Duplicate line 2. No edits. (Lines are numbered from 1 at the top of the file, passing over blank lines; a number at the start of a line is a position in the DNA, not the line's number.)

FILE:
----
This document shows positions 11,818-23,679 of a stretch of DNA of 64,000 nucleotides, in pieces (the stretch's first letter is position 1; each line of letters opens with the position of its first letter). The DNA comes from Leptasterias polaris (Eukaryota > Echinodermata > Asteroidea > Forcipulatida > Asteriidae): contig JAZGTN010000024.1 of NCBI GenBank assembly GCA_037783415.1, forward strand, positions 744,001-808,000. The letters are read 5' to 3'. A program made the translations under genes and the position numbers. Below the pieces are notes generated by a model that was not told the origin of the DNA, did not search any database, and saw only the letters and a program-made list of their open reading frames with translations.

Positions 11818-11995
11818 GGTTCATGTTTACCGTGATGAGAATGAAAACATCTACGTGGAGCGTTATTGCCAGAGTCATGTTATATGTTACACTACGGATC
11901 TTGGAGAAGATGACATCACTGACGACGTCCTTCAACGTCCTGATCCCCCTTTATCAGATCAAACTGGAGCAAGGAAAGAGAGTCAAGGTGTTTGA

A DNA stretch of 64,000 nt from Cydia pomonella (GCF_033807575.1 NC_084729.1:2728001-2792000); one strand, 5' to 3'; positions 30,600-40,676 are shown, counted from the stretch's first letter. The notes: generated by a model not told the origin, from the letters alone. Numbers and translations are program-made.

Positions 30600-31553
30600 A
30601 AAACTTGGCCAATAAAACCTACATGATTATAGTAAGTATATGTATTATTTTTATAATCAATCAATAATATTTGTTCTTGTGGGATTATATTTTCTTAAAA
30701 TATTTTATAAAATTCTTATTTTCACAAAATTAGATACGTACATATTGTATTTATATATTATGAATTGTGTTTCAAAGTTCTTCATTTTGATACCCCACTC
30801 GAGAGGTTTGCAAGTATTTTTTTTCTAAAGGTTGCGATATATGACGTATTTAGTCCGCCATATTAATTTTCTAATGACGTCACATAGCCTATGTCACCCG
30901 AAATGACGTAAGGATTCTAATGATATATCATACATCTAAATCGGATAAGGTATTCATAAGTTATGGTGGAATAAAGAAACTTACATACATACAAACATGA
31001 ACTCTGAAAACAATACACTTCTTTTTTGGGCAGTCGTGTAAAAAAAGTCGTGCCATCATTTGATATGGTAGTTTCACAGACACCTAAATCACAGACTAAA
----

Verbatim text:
Positions 11818-11995